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Codelco, Salar Blanco to develop lithium project in Chile’s north

The Maricunga salt flat is located in northern Chile, home to the largest and highest quality lithium brine deposits. (Image courtesy of The Sophisticated Investor | Vimeo)

Chile’s Codelco, the world’s top copper miner, has signed a non-binding agreement with foreign-backed miner Salar Blanco to develop a joint lithium project at the little-known Salar de Maricunga salt flat, in the country’s north.

The move, said the state-owned miner, is part of the country’s plan to launch a third local lithium operation amid favourable market conditions for the mineral, a key ingredient for batteries that power electric vehicles (EVs).

Salar Blanco, 50% owned by Australia’s Lithium Power International (ASX: LPI) with smaller stakes held by Canada’s Bearing Lithium (TSX-V: BRZ) and Chilean magnate Martín Borda, sued Codelco last year, alleging the copper giant was constitutionally barred from mining lithium.

Construction on the joint project is expected to begin in 2020 or early 2021, after all permits are obtained and financial structure is finalized

The company withdrew the suit after the Chilean government granted it a permit to extract lithium from Maricunga, where it owns 18% of the mining rights at a 145 square kilometre site (90 square miles). The small size of the area, however, pushed it to seek out its neighbours, including Codelco, as partners.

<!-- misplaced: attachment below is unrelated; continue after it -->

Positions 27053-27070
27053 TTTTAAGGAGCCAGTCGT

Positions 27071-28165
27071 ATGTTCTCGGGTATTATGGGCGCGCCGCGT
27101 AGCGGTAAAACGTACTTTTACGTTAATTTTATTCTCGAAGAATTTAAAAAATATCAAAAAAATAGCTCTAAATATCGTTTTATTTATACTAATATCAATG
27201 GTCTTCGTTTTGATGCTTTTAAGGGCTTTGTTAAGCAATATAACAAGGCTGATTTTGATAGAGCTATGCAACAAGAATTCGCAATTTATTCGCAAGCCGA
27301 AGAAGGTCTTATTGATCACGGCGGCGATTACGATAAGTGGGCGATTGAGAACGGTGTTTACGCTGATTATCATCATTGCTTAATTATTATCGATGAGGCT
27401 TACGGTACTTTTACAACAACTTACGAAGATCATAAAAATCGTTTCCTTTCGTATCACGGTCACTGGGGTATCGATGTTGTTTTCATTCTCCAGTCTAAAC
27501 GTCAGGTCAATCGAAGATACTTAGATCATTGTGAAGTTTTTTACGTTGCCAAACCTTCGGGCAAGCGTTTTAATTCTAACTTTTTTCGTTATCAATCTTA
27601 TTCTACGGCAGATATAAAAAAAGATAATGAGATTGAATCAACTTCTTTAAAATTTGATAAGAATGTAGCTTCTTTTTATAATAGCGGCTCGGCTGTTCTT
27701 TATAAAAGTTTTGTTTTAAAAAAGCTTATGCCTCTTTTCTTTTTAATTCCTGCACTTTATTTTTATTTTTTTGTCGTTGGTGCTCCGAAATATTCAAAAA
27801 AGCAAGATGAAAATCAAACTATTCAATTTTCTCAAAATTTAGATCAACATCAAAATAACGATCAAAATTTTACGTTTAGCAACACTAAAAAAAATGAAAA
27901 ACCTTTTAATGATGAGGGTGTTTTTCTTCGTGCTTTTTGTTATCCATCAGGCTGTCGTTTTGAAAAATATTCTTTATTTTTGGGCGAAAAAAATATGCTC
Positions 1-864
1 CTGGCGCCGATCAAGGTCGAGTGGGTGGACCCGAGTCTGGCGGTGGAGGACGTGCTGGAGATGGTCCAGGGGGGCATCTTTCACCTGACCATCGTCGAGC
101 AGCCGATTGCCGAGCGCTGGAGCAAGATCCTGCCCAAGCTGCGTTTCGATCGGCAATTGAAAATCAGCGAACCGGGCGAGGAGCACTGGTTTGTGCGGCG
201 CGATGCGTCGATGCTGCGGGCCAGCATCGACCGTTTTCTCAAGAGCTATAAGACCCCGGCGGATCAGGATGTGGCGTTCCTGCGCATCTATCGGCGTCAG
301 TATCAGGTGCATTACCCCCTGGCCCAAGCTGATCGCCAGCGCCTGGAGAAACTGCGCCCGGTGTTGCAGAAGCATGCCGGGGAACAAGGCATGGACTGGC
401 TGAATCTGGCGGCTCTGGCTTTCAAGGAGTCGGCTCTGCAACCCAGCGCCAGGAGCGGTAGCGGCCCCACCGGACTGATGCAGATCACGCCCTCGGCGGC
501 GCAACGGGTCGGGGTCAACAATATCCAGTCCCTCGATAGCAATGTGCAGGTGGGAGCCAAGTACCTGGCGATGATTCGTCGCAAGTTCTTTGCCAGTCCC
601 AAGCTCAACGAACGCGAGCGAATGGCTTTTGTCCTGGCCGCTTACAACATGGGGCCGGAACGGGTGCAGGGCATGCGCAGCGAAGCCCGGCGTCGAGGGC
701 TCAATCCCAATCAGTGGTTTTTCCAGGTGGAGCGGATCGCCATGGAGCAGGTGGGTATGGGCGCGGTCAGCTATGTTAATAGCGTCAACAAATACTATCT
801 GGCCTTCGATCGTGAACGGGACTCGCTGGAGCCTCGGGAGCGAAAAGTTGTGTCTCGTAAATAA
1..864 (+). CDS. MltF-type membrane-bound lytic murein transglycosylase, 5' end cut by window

Construction on the joint project is expected to begin in 2020 or early 2021, after all permits are obtained and the financial structure is finalized, Codelco said.

“The companies will negotiate the definitive terms of the association that allow them to carry out this initiative, combining the experience that both have in the area in order to maximize the value for Codelco and MSB,” the miner said.

The announcement comes a week after China’s Fulin Transportation Group ditched plans to build a lithium battery plant in the country’s north, shattering Chile’s hopes of  jumpstarting its own domestic lithium battery industry instead of just exporting the raw material.

The South American nation contains more than half of the world’s most “economically extractable” lithium reserves, according to the US Geographical Survey (USGS). It is also the world’s lowest-cost producer, thanks to an efficient process and the country’s climate.

The Maricunga salt flat is far smaller than the vast Salar de Atacama (less than 5% Atacama’s size), where top lithium producers US-based Albemarle and Chile’s SQM dominate.